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Stress Management-How do you prevent a Burnout?


If constant stress has you feeling disillusioned, helpless, and completely worn out, you may be suffering from burnout.

What is a burnout?

Burnout is a state of emotional, mental, and physical exhaustion caused by excessive stress. Burnout reduces your productivity and saps your energy, leaving you feeling increasingly helpless, hopeless, cynical, and resentful.

Do you have a burnout?

  1. Every day is a bad day.
  2. Caring about your work or home life seems like a total waste of energy.
  3. You’re exhausted all the time.
  4. The majority of your day is spent on tasks you find either mind-numbingly dull or overwhelming.
  5. You feel like nothing you do makes a difference or is appreciated.

The negative effects of burnout spill over into every area of life – including your home and social life. Burnout can also cause long-term changes to your body that make you vulnerable to illnesses like colds and flu. Because of its many consequences, it’s important to deal with burnout right away.

The difference between stress and burnout
Burnout may be the result of unrelenting stress, but it isn’t the same as too much stress.

Stress vs. Burnout



Characterized by over engagement

Characterized by disengagement

Emotions are overreactive

Emotions are blunted

Produces urgency and hyperactivity

Produces helplessness and hopelessness

Loss of energy

Loss of motivation, ideals, and hope

Leads to anxiety disorders

Leads to detachment and depression

Primary damage is physical

Primary damage is emotional

May kill you prematurely

May make life seem not worth living


What are the causes of burnout

There are many causes of burnout. In many cases, burnout stems from your job.   

Work-related causes of burnout

  1. Feeling like you have little or no control over your work
  2. Lack of recognition or rewards for good work
  3. Unclear or overly demanding job expectations
  4. Doing work that’s monotonous or unchallenging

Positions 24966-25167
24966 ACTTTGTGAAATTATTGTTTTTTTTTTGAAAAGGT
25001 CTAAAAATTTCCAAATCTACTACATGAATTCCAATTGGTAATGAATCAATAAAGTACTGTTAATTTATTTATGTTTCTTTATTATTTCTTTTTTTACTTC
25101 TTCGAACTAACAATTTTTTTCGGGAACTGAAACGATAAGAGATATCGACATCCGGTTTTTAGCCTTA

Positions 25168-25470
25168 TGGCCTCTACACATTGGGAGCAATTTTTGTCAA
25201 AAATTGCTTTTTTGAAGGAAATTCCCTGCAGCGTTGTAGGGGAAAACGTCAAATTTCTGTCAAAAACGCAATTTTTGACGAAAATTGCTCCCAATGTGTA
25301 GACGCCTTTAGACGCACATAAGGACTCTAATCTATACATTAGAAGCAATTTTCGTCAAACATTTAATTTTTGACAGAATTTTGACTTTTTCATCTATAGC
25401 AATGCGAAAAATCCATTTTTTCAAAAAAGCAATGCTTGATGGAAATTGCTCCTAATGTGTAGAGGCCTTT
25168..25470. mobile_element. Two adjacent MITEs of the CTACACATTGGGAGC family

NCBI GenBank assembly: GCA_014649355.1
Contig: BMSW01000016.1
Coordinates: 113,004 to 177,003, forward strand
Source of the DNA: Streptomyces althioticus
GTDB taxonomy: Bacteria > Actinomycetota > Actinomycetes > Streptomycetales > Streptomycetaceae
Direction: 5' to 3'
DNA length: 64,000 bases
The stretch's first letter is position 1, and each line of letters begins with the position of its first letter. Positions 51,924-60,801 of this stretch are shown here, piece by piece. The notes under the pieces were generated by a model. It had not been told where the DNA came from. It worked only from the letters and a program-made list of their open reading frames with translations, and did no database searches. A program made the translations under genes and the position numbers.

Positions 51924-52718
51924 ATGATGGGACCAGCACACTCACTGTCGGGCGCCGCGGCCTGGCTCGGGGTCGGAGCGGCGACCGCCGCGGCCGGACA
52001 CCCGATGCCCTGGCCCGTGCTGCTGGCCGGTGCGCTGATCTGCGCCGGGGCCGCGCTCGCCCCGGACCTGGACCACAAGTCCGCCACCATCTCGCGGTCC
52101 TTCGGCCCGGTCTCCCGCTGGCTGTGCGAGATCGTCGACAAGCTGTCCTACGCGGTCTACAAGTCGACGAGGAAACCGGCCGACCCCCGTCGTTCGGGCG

5. Working in a chaotic or high-pressure environment

Lifestyle causes of burnout

  1. Working too much, without enough time for relaxing and socializing
  2. Being expected to be too many things to too many people
  3. Taking on too many responsibilities, without enough help from others
  4. Not getting enough sleep
  5. Lack of close, supportive relationships

Personality traits can contribute to burnout

  1. Perfectionistic tendencies; nothing is ever good enough
  2. Pessimistic view of yourself and the world
  3. The need to be in control; reluctance to delegate to others
  4. High-achieving, Type A personality

Warning signs and symptoms of burnout

Burnout is a gradual process that occurs over an extended period of time. It doesn’t happen overnight, but it can creep up on you if you’re not paying attention to the warning signals. The signs and symptoms of burnout are subtle at first, but they get worse and worse as time goes on.
Think of the early symptoms of burnout as warning signs or red flags that something is wrong that needs to be addressed. If you pay attention to these early warning signs, you can prevent a major breakdown. If you ignore them, you’ll eventually burn out.

Physical signs and symptoms of burnout

  1. Feeling tired and drained most of the time
  2. Lowered immunity, feeling sick a lot
  1. Frequent headaches, back pain, muscle aches
  2. Change in appetite or sleep habits

Emotional signs and symptoms of burnout

  1. Sense of failure and self-doubt
  2. Feeling helpless, trapped, and defeated
  3. Detachment, feeling alone in the world
  1. Loss of motivation
  2. Increasingly cynical and negative outlook
  3. Decreased satisfaction and sense of accomplishment